• Not gonna happen (Score:3, Insightful)

    by linebackn (131821) on Friday October 04, 2013 @03:49PM (#45039283)

    I'd say never. Why? Because driving on random roads and locations in varying conditions requires *intelligence*.

    Most attempts at computer-driven cars so far basically just put cars on an electronic track and throw in a little bit of sensor data and pre-programmed logic.

    Yes, 99.9% of driving is just dull "stay between the lines" but it's that .1% of unexpected shit that requires a brain. (not that too many people these days have those)

    What happens when some crap falls off a truck and the sensors don't quite pick it up? What happens when someone runs out in the road in front of it? Can it tell the difference between a rectangular dark black flat piece of dangerous metal on the road and dark shadow from an overhead roadway sign? Would a computer even realize you might need to drive off the road in the event of an emergency or special circumstances? There are an almost infinite number of possibilities that you just can't pre-program in or plan for.

    Throwing control back to the user probably wouldn't work well in practice, because once a car can drive itself sometimes, people will expect it to drive itself ALL the time.

    And when something does go wrong, who will people sue? Right now it is the individual driver of the vehicle. I think car manufacturers would prefer to avoid the risk of being sued and leave responsibility where it is.

    So what if someone creates a computer that is really intelligent enough to do that? Well, I'd suggest getting out of its way as it kills all humans. :P

  • by mlts (1038732) * on Friday October 04, 2013 @04:04PM (#45039439)

    I don't think the semi-inebriated drivers showing up on the roads here in Austin for ACL weekend are have been tested exhaustively either.

    One of the things about computers... if someone gets in front of an autopiloted car and randomly slams on brakes, the autopilot adjusts speed up and down. Do that to a person, after a bit, someone is going to be run off the road. Road rage isn't an issue with a computer, nor is alcohol, texting, marijuana, bath salts, Molly, LSD, PCP, Ativan, or whatever substances a person is on.

    Don't forget what can be done with automated vehicles that can't be done now. Four way intersections where cars can move at speed, being slowed down or sped up slightly to get one group across before the next group hits.

    Pedestrians? Punch the crosswalk signal, and the vehicles WILL stop. No slowing down and honking, no beer bottles thrown at the person crossing.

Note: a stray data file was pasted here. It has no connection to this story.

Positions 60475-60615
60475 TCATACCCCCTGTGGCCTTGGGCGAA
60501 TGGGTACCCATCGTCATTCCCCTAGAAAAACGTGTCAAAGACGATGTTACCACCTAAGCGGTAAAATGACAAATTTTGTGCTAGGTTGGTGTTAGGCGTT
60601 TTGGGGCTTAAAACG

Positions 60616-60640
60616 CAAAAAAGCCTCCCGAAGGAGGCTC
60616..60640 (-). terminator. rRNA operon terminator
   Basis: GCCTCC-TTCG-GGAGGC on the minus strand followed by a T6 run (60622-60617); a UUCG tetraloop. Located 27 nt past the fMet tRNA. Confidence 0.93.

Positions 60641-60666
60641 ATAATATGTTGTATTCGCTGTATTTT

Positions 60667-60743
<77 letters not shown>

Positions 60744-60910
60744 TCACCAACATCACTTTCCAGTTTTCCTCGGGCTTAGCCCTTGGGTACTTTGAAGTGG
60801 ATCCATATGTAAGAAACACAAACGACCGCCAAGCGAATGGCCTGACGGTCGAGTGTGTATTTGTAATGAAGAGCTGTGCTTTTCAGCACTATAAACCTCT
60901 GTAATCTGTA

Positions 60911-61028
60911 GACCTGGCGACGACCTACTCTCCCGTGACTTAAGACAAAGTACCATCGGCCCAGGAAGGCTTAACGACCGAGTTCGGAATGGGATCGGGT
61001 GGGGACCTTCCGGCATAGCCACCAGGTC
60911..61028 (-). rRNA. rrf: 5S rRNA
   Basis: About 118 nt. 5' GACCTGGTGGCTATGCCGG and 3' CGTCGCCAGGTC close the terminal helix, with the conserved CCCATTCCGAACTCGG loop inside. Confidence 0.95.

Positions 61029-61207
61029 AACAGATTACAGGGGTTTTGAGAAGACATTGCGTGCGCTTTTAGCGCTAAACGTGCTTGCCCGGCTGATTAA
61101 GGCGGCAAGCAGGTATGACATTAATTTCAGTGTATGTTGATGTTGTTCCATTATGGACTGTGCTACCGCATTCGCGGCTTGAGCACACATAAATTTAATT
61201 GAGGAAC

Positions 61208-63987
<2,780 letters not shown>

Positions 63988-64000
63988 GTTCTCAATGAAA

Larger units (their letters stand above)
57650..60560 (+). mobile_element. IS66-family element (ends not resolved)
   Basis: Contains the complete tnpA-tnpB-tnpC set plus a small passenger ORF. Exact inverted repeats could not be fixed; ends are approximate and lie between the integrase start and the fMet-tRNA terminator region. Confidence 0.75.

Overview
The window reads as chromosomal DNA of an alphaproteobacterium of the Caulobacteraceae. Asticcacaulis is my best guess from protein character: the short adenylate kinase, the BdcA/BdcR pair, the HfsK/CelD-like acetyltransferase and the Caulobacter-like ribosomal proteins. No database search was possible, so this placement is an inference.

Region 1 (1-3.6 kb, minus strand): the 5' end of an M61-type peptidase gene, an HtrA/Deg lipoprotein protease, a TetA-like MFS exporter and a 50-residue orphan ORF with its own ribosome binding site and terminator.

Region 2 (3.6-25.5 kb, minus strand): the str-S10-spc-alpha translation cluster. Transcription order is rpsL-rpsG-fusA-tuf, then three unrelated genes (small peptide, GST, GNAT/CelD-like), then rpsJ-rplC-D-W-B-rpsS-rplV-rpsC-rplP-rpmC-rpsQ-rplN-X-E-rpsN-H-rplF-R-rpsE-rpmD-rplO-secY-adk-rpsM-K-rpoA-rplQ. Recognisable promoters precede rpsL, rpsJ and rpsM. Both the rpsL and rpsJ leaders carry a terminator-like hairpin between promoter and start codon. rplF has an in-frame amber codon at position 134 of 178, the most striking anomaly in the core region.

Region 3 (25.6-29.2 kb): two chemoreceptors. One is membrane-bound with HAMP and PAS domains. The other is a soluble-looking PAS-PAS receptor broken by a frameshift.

Parking? Vehicles can park themselves a ways away.

    Oil change time? The vehicle goes off and takes care of it in the middle the night, and is back before work.

    Moving and have two cars? Toss your crap into one car and tell it to go to your new residence, where someone there can unload it. That way, only the large furniture pieces need the U-haul truck.

    There are just so many issues and bottlenecks that would be eased by removing the person out of the driving equation.

  • by Mysticalfruit (533341) on Friday October 04, 2013 @04:29PM (#45039647) Journal
    Firstly, the *most* driver less miles have been put on cars driving at highway speeds around the bay area by Google. They're out testing this in real world conditions. When the car doesn't know what to do, it squaks at the driver and the person takes over. Understandably that has it's own issues. However, the more they drive these cars the better they can make these systems. It's a feedback loop.

    Secondly, the hypothetical situation you describe is exceedingly rare and I suspect human drivers would nominally fair equally bad at avoiding the situation.
    No matter how good your automomous car is, if you're driving along and a 1000lb piece of cast iron pipe tumbles off the back of a flatbed, you're fucked. Possibly having a car with reaction times that exceed a human might save your life. Your autonomous car is going to be not tailgating the semi to begin with and will be going the speed limit or lower depending on the traffic conditions.

    Thirdly, I can only imagine that these cars will be recording all the telemetry and video they possibly can. To complete my scenario, when a piece of cast iron pipe falls off the truck and lands in the road and the lidar system doesn't properly identify it and the car runs into it, the insurance company is going to analyze the telemetry and the dashboard video and they'll sue the truck driver for not properly securing their load. They possibly would go after the car maker for a faulty system, but more likely the car companies just going to want the telemetry so they can improve the system.

    As for knowing the difference between a shadow and a piece of black metal, these systems are currently using lidar... so I don't see this as much of an issue.

    Also your scenario of what happens when someone runs out in front of the car... Mercedes already has an automatic breaking system.

Two is not equal to three, even for large values of two.